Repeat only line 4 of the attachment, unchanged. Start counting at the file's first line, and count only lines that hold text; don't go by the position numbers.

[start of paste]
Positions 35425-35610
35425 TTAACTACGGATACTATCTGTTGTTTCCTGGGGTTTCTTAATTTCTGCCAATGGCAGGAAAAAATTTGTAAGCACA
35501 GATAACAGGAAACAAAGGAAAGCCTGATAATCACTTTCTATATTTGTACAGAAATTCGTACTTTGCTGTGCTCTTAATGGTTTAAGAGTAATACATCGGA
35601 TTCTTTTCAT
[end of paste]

35601 TTCTTTTCAT